Linguistics Halloween costume

My blog stats tell me someone found my blog while searching for “linguistics halloween costume.” Now I’m dying of curiosity – who was looking for a linguistics Halloween costume, and did they find anything? Or did they come up with something of their own, such as:

On a related note, yesterday a student who couldn’t remember my name called me Miss Linguistics. Sounds like a good superhero/Halloween costume idea to me.


Wrong of way

Back in January I heard my dad say something pretty interesting but keep forgetting to post about it. We were driving around town and he shouted at another driver, “What do you think you’re doing? You have the wrong of way!”

This method of negating right of way is new to me. I’m used to, “You don’t have (the) right of way,” where the predicate is negated. But in my dad’s version the adjective is swapped with an antonym – within a set phrase, no less! ETA: This is also interesting because while “having the right to (something)” is a common phrase, I don’t think people would normally say “have the wrong to (something).” Hm.

I was curious to see if this is in wider use, so of course I went to trusty Google. It gets 36,000 hits, but that’s a bit skewed because there’s apparently a song by that name bringing up thousands of those annoying junk lyrics pages in the search results. Other than that song, it shows up in a few news articles, apparently as an attempt at a clever title.

This article in particular has a very interesting example:

“Whooshing through, he swiped an oncoming red MG that had refused to yield the wrong of way until threatened with extinction.”

How exactly do you yield the wrong of way, I wonder?

Sociolinguistics in songs

I’m not a sociolinguist, by any means, but the song Throw the ‘R’ Away (1987) by the Scottish band The Proclaimers has long been one of my favorites. Imagine my delight when I found a version of it on the now ubiquitous YouTube. These are the lyrics (minus repeats):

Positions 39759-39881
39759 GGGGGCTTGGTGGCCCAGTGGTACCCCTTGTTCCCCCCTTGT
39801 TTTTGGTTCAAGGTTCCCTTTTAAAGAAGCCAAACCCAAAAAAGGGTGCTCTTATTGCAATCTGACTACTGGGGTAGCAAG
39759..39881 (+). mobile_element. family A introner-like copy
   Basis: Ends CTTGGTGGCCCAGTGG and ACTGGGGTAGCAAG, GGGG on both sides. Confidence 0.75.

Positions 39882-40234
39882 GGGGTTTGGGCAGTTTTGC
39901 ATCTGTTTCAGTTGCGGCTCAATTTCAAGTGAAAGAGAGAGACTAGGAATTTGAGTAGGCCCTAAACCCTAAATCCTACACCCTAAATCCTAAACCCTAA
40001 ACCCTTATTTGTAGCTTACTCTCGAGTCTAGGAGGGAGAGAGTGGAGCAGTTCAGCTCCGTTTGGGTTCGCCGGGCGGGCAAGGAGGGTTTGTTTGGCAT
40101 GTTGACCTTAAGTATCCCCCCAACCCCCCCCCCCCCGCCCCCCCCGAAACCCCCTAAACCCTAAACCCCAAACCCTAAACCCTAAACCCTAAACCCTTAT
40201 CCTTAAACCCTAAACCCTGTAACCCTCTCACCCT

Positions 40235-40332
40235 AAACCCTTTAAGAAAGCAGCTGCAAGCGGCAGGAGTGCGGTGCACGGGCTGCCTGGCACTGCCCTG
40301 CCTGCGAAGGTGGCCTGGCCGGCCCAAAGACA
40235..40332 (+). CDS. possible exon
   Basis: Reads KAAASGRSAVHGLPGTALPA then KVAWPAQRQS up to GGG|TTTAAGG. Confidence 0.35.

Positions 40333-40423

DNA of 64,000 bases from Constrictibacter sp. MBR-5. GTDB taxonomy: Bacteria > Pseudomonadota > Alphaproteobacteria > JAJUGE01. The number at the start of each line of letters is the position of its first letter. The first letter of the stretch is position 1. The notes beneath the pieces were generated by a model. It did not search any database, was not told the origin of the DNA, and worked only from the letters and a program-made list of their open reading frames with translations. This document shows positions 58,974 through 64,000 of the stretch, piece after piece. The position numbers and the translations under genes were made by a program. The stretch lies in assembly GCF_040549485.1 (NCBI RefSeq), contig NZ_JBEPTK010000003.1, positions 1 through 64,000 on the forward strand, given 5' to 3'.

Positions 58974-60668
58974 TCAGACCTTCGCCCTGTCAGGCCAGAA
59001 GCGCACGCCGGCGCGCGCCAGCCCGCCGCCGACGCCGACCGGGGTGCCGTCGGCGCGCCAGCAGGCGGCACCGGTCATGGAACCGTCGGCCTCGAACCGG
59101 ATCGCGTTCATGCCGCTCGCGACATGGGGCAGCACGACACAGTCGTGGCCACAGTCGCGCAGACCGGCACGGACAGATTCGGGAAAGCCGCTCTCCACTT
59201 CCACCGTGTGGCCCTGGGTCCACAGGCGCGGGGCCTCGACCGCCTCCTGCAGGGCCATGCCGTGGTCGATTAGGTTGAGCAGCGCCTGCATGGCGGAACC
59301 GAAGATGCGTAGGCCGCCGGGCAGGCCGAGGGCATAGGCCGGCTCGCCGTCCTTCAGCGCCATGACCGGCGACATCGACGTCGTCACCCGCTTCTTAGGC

I’ve been so sad
Since you said my accent was bad
He’s worn a frown
This Caledonian clown

I’m just going to have to learn to hesitate
To make sure my words
On your Saxon ears don’t grate
But I wouldn’t know a single word to say
If I flattened all the vowels
And threw the ‘R’ away

Some days I stand
On your green and pleasant land
How dare I show face
When my diction is such a disgrace

I’m just going to have to learn to hesitate
To make sure my words
On your Saxon ears don’t grate
But I wouldn’t know a single word to say
If I flattened all the vowels
And threw the ‘R’ away

You say that if I want to get ahead
The language I use should be left for dead
It doesn’t please your ear
And though you tell it like a leg-pull
It seems you’re still full of John Bull
You just refuse to hear

Oh what can I do
To be understood by you
Perhaps for some money
I could talk like a bee dripping honey.

Any other songs come to mind where the singers tackle dialect discrimination head-on? I can’t think of any. Please let me know if I’m missing out on some more great linguistic-y songs.

The Alphabet Conspiracy

This amuses me to no end:

Judy: “We’re going to do away with the alphabet.”

Mad Hatter: “We’re going to murder the language!”

A scene from one of William Safire’s nightmares? No, it’s some dialogue from the 1959 feature The Alphabet Conspiracy (50 min.), which I just stumbled across over at the Internet Archives website. Probably old news, I’m sure, but I’ve never seen it before. It’s a bizarre combination of live action and animation in which the Mad Hatter tries to enlist innocent little Judy to help him destroy language – at least until Dr. Linguistics comes to the rescue!

Sure, it contains the usual claptrap about 12 words for snow in Eskimo languages and 6000 words for camel in Arabic, but at least it introduced linguistics to a larger audience. I like that it emphasizes that linguistics is a science (and the role that experimental evidence plays as a result) and that it shows how dialects are merely variants, not degraded forms of pure languages. Plus, what’s not to love about a kids’ show with isoglosses and an animated sound wave that gets outraged when it’s called ‘just a routine matter of technology’?

Some parts are quite dated, of course. I winced when Dr. Linguistics (the show’s host, Dr. Frank Baxter) talks about how “even the most primitive people” can more or less manage to express their thoughts in any language. He does say that linguists believe there’s no such thing as a primitive language, but still manages to be about as insulting as possible when talking about a large chunk of the planet’s population.

Still, Dr. Linguistics? Sounds like the makings of a good Halloween costume to me.

Good riddance, present participle!

According to this article at Bloomberg, the governor of Brasilia, Jose Roberto Arruda, just prohibited the use of the present participle in his government’s offices. The poor Portuguese present participle (no alliteration intended, honest!) – what has it ever done? Apparently the governor did this because of a perceived notion that government officials use the present participle to feign progress on official business. Perhaps they do – wouldn’t surprise me, actually – but come on! Banning a verb form isn’t likely to do a damn bit of good. Even if he can get people to do it – and that’s a huge if – it’s not the verb that’s the problem here. People will just find another linguistic solution for covering the lack of progress.